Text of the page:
Chapter XXX

By Mark Twain and Charles Dudley Warner
From The Gilded Age (1873).


Once more Louise had good news from her Washington--Senator Dilworthy was going to sell the Tennessee Land to the government! Louise told Laura in confidence. She had told her parents, too, and also several bosom friends; but all of these people had simply looked sad when they heard the news, except Laura. Laura's face suddenly brightened under it--only for an instant, it is true, but poor Louise was grateful for even that fleeting ray of encouragement. When next Laura was alone, she fell into a train of thought something like this:

If the Senator has really taken hold of this matter, I may look for that invitation to his house at, any moment. I am perishing to go! I do long to know whether I am only simply a large-sized pigmy among these pigmies here, who tumble over so easily when one strikes them, or whether I am really--." Her thoughts drifted into other channels, for a season. "Then she continued:--"He said I could be useful in the great cause of philanthropy, and help in the blessed work of uplifting the poor and the ignorant, if he found it feasible to take hold of our Land. Well, that is neither here nor there; what I want, is to go to Washington and find out what I am. I want money, too; and if one may judge by what she hears, there are chances there for a--." For a fascinating woman, she was going to say, perhaps, but she did not.

Along in the fall the invitation came, sure enough. It came officially through brother Washington, the private Secretary, who appended a postscript that was brimming with delight over the prospect of seeing the Duchess again. He said it would be happiness enough to look upon her face once more--it would be almost too much happiness when to it was added the fact that she would bring messages with her that were fresh from Louise's lips.

In Washington's letter were several important enclosures. For instance, there was the Senator's check for $2,000--"to buy suitable clothing in New York with!" It was a loan to be refunded when the Land was sold. Two thousand--this was fine indeed. Louise's father was called rich, but Laura doubted if Louise had ever had $400 worth of new clothing at one time in her life. With the check came two through tickets--good on the railroad from Hawkeye to Washington via New York--and they were "dead- head" tickets, too, which had beep given to Senator Dilworthy by the railway companies. Senators and representatives were paid thousands of dollars by the government for traveling expenses, but they always traveled "deadhead" both ways, and then did as any honorable, high-minded men would naturally do--declined to receive the mileage tendered them by the government. The Senator had plenty of railway passes, and could. easily spare two to Laura--one for herself and one for a male escort. Washington suggested that she get some old friend of the family to come with her, and said the Senator would "deadhead" him home again as soon as he had grown tired, of the sights of the capital. Laura thought the thing over. At first she was pleased with the idea, but presently she began to feel differently about it. Finally she said, "No, our staid, steady-going Hawkeye friends' notions and mine differ about some things-- they respect me, now, and I respect them--better leave it so--I will go alone; I am not afraid to travel by myself." And so communing with herself, she left the house for an afternoon walk.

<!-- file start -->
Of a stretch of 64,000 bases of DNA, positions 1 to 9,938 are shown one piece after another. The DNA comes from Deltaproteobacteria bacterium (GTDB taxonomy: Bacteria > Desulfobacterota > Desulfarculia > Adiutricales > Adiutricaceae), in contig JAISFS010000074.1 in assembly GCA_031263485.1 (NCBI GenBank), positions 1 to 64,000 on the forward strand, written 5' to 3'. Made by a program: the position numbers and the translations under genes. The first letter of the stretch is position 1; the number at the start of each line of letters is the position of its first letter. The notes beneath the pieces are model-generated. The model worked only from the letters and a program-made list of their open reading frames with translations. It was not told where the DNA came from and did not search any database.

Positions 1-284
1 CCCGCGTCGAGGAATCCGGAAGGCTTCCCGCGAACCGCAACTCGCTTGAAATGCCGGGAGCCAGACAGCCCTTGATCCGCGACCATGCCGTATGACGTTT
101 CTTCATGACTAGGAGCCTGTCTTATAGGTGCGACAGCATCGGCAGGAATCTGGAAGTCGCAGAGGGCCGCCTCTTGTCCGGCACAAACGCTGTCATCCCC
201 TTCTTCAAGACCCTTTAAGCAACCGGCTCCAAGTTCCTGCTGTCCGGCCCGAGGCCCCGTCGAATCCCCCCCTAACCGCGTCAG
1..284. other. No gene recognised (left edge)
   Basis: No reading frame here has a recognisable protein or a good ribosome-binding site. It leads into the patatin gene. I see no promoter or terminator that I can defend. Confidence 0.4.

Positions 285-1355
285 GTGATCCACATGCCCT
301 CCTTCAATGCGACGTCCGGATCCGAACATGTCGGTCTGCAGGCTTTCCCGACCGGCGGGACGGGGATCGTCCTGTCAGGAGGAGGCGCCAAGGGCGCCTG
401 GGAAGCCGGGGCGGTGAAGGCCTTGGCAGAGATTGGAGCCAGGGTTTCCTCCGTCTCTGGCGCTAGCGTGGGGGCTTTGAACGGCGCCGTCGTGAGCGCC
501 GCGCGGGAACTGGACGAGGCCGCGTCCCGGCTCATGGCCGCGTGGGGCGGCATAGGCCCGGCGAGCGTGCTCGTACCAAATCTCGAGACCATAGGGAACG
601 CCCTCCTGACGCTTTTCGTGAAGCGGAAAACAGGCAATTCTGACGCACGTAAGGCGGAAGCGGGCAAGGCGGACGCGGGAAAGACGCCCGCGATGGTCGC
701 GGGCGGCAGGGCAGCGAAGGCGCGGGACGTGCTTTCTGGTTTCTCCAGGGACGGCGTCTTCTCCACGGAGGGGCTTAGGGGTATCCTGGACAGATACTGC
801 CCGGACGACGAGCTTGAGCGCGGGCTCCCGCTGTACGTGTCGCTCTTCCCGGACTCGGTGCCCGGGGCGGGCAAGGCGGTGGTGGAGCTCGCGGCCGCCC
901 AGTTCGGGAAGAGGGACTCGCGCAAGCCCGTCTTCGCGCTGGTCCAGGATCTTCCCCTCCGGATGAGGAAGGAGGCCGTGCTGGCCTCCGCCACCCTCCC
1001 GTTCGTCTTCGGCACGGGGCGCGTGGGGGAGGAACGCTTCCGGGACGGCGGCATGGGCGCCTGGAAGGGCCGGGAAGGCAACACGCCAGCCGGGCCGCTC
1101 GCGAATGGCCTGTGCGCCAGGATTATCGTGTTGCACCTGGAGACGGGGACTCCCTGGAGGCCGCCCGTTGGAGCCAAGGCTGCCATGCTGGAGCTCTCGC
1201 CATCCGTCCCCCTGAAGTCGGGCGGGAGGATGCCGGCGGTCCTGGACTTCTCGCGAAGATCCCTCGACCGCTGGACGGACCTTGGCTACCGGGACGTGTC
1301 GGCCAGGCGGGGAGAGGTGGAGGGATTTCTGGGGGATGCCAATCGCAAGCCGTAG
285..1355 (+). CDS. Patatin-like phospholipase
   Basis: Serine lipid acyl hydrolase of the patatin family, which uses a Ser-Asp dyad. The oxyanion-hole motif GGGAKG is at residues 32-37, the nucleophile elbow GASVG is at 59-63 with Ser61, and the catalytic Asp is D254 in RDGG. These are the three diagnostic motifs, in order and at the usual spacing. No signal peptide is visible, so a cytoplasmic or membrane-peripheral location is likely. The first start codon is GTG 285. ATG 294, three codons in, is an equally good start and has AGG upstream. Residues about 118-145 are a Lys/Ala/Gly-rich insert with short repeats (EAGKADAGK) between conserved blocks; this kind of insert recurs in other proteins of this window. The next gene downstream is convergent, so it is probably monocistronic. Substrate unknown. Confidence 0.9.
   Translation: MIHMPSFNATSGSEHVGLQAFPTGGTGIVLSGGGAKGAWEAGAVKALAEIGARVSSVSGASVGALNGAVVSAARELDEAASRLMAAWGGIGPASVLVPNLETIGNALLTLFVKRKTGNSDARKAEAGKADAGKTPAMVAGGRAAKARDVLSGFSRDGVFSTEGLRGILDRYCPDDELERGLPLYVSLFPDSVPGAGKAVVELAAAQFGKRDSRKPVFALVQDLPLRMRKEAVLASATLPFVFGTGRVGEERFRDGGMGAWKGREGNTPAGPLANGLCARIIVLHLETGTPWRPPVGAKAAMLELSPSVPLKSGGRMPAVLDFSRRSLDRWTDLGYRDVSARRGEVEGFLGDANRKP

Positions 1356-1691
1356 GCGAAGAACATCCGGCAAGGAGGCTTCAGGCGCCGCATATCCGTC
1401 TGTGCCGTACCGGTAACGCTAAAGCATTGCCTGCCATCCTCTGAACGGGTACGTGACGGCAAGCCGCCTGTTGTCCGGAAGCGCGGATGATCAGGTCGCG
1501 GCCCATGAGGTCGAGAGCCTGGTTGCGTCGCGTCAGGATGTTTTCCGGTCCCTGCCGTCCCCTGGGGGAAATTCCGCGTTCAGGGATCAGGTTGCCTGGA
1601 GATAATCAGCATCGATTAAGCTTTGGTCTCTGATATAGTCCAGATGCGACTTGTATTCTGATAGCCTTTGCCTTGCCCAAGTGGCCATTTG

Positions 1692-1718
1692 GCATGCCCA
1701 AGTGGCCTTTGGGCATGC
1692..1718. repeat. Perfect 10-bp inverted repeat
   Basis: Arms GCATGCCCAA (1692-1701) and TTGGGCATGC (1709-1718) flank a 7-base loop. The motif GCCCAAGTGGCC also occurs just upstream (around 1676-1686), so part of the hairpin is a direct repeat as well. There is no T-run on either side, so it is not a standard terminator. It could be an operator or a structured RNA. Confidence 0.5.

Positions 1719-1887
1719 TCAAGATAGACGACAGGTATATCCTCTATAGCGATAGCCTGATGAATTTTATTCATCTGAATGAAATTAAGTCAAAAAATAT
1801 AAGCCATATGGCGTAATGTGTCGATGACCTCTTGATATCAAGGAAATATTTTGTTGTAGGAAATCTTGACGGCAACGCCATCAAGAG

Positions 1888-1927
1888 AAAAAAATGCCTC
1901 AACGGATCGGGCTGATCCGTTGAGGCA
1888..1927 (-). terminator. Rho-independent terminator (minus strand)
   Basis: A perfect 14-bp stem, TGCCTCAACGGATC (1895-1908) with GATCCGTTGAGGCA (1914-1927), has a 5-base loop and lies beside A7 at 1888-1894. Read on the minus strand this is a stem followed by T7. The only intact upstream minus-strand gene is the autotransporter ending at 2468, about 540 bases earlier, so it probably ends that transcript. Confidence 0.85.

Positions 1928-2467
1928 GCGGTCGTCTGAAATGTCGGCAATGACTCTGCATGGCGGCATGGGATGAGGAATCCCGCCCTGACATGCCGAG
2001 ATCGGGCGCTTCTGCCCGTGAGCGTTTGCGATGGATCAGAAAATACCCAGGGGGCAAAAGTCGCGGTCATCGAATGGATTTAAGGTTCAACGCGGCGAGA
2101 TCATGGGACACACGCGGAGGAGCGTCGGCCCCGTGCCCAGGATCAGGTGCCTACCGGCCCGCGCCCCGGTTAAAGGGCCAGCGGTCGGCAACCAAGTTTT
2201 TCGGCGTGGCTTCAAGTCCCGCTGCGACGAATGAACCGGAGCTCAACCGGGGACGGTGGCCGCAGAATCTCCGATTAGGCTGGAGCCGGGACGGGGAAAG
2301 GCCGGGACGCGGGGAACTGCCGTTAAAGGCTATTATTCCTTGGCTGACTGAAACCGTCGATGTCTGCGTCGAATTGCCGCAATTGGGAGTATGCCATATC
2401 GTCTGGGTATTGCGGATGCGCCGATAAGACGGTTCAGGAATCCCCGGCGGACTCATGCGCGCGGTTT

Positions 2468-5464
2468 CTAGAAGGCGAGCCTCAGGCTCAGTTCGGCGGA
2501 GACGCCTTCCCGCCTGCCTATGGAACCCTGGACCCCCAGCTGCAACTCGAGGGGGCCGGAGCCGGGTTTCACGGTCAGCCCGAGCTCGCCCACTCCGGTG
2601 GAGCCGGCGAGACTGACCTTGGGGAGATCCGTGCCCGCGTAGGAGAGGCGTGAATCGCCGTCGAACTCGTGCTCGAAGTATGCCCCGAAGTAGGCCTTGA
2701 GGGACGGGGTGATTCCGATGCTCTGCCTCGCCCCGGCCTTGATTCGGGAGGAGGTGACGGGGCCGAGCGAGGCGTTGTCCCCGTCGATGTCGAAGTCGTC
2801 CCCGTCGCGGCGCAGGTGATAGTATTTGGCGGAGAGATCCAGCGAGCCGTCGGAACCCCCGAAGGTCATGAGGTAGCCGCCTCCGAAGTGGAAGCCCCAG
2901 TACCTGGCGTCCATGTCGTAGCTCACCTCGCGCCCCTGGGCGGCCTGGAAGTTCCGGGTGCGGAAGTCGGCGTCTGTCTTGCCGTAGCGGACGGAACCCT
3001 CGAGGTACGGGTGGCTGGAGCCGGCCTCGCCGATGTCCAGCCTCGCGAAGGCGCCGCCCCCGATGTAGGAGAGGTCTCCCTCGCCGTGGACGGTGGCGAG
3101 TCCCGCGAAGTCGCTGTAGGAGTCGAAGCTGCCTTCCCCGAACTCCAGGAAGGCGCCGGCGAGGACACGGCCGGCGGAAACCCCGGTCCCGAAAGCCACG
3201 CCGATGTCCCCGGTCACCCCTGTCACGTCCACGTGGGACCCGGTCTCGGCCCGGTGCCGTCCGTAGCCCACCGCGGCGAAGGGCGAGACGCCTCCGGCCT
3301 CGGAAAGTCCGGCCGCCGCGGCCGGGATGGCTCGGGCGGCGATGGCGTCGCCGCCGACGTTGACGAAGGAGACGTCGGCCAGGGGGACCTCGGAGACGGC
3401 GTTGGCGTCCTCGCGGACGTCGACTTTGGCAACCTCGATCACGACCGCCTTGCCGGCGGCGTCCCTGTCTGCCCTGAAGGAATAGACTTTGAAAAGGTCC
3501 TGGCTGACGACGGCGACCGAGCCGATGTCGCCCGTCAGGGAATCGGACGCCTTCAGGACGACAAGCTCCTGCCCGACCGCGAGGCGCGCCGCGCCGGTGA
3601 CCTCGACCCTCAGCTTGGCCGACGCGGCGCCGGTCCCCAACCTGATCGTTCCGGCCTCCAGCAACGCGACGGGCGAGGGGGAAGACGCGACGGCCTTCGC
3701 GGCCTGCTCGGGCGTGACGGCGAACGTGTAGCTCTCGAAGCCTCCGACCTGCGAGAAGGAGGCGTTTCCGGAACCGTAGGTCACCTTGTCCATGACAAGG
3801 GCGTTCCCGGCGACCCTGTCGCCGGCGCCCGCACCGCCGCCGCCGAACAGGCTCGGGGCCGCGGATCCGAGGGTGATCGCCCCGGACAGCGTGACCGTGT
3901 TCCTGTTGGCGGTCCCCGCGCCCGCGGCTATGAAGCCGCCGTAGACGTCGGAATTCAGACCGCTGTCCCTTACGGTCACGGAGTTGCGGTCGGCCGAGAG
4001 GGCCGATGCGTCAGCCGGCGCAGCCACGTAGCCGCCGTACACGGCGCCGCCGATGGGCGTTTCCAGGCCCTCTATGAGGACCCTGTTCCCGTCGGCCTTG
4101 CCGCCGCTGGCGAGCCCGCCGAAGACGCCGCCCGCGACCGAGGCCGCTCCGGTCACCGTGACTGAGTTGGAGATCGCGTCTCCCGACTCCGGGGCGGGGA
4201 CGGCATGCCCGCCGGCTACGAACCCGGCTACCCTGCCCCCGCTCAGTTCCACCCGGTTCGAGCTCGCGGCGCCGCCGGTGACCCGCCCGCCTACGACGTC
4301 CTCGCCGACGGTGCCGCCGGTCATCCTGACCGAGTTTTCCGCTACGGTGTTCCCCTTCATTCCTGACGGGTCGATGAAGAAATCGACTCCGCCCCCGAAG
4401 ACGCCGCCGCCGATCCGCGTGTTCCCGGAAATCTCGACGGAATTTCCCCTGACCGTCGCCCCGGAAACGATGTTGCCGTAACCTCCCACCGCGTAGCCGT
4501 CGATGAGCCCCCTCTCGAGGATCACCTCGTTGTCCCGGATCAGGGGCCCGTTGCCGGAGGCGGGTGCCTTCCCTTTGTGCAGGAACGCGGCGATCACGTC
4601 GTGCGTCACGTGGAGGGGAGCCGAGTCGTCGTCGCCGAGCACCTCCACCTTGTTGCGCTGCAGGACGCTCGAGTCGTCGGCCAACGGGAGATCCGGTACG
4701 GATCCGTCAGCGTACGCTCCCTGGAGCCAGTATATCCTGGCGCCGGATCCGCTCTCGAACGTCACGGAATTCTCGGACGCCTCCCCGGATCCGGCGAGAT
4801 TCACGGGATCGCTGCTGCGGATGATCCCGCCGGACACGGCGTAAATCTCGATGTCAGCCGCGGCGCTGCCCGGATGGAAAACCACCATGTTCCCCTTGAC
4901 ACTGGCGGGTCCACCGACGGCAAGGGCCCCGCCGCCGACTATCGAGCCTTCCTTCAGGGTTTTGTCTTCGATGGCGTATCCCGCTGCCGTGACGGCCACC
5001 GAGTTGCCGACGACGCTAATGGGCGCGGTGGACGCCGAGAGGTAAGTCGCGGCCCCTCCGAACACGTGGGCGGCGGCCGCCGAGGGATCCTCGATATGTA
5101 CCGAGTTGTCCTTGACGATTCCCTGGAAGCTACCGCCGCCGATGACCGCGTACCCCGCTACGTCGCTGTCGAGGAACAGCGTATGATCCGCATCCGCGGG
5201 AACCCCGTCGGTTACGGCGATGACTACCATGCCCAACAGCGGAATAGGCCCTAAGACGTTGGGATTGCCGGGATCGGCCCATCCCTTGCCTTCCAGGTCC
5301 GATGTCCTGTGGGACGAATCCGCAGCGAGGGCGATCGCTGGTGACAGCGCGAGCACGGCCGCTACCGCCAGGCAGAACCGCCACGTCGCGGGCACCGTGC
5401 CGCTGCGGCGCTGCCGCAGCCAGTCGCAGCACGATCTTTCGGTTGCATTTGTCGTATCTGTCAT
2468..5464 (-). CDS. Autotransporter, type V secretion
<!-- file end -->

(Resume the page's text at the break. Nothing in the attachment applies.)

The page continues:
Almost at the door she met Col. Sellers. She told him about her invitation to Washington.

"Bless me!" said the Colonel. "I have about made up my mind to go there myself. You see we've got to get another appropriation through, and the Company want me to come east and put it through Congress. Harry's there, and he'll do what he can, of course; and Harry's a good fellow and always does the very best he knows how, but then he's young--rather young for some parts of such work, you know--and besides he talks too much, talks a good deal too much; and sometimes he appears to be a little bit visionary, too, I think the worst thing in the world for a business man. A man like that always exposes his cards, sooner or later. This sort of thing wants an old, quiet, steady hand--wants an old cool head, you know, that knows men, through and through, and is used to large operations. I'm expecting my salary, and also some dividends from the company, and if they get along in time, I'll go along with you Laura--take you under my wing--you mustn't travel alone. Lord I wish I had the money right now. --But there'll be plenty soon--plenty."

Laura reasoned with herself that if the kindly, simple-hearted Colonel was going anyhow, what could she gain by traveling alone and throwing away his company? So she told him she accepted his offer gladly, gratefully. She said it would be the greatest of favors if he would go with her and protect her--not at his own expense as far as railway fares were concerned, of course; she could not expect him to put himself to so much trouble for her and pay his fare besides. But he wouldn't hear of her paying his fare--it would be only a pleasure to him to serve her. Laura insisted on furnishing the tickets; and finally, when argument failed, she said the tickets cost neither her nor any one else a cent-- she had two of them--she needed but one--and if he would not take the other she would not go with him. That settled the matter. He took the ticket. Laura was glad that she had the check for new clothing, for she felt very certain of being able to get the Colonel to borrow a little of the money to pay hotel bills with, here and there.

She wrote Washington to look for her and Col. Sellers toward the end of November; and at about the time set the two travelers arrived safe in the capital of the nation, sure enough.








All contents Copyright The Hannibal Courier-Post and GateHouse Media.